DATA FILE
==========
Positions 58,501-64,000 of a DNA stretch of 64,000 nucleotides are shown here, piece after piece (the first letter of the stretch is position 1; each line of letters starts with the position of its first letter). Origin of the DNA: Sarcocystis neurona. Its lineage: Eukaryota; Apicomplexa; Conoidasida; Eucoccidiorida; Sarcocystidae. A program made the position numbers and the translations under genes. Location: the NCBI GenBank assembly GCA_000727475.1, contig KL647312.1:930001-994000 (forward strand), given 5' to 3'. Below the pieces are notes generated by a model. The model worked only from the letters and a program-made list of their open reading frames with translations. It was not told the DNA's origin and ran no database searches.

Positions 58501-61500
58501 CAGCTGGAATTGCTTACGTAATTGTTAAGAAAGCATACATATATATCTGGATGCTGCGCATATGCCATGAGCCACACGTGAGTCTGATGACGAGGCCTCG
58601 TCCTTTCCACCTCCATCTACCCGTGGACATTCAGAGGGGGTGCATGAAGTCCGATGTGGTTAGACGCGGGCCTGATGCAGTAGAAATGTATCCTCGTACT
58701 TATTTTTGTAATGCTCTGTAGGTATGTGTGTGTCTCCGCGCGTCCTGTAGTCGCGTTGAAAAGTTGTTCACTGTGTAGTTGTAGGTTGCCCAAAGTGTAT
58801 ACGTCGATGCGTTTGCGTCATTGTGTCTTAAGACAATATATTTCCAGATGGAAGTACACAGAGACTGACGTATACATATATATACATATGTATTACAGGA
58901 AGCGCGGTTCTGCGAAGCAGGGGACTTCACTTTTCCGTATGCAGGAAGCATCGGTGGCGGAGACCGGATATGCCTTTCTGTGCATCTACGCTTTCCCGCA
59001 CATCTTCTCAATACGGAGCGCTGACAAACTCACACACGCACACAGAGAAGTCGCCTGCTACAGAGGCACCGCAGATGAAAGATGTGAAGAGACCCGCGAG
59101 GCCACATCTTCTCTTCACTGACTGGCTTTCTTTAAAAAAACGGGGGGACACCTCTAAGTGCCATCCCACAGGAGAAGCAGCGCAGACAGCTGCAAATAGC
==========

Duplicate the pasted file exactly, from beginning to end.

Positions 58,501-64,000 of a DNA stretch of 64,000 nucleotides are shown here, piece after piece (the first letter of the stretch is position 1; each line of letters starts with the position of its first letter). Origin of the DNA: Sarcocystis neurona. Its lineage: Eukaryota; Apicomplexa; Conoidasida; Eucoccidiorida; Sarcocystidae. A program made the position numbers and the translations under genes. Location: the NCBI GenBank assembly GCA_000727475.1, contig KL647312.1:930001-994000 (forward strand), given 5' to 3'. Below the pieces are notes generated by a model. The model worked only from the letters and a program-made list of their open reading frames with translations. It was not told the DNA's origin and ran no database searches.

Positions 58501-61500
58501 CAGCTGGAATTGCTTACGTAATTGTTAAGAAAGCATACATATATATCTGGATGCTGCGCATATGCCATGAGCCACACGTGAGTCTGATGACGAGGCCTCG
58601 TCCTTTCCACCTCCATCTACCCGTGGACATTCAGAGGGGGTGCATGAAGTCCGATGTGGTTAGACGCGGGCCTGATGCAGTAGAAATGTATCCTCGTACT
58701 TATTTTTGTAATGCTCTGTAGGTATGTGTGTGTCTCCGCGCGTCCTGTAGTCGCGTTGAAAAGTTGTTCACTGTGTAGTTGTAGGTTGCCCAAAGTGTAT
58801 ACGTCGATGCGTTTGCGTCATTGTGTCTTAAGACAATATATTTCCAGATGGAAGTACACAGAGACTGACGTATACATATATATACATATGTATTACAGGA
58901 AGCGCGGTTCTGCGAAGCAGGGGACTTCACTTTTCCGTATGCAGGAAGCATCGGTGGCGGAGACCGGATATGCCTTTCTGTGCATCTACGCTTTCCCGCA
59001 CATCTTCTCAATACGGAGCGCTGACAAACTCACACACGCACACAGAGAAGTCGCCTGCTACAGAGGCACCGCAGATGAAAGATGTGAAGAGACCCGCGAG
59101 GCCACATCTTCTCTTCACTGACTGGCTTTCTTTAAAAAAACGGGGGGACACCTCTAAGTGCCATCCCACAGGAGAAGCAGCGCAGACAGCTGCAAATAGC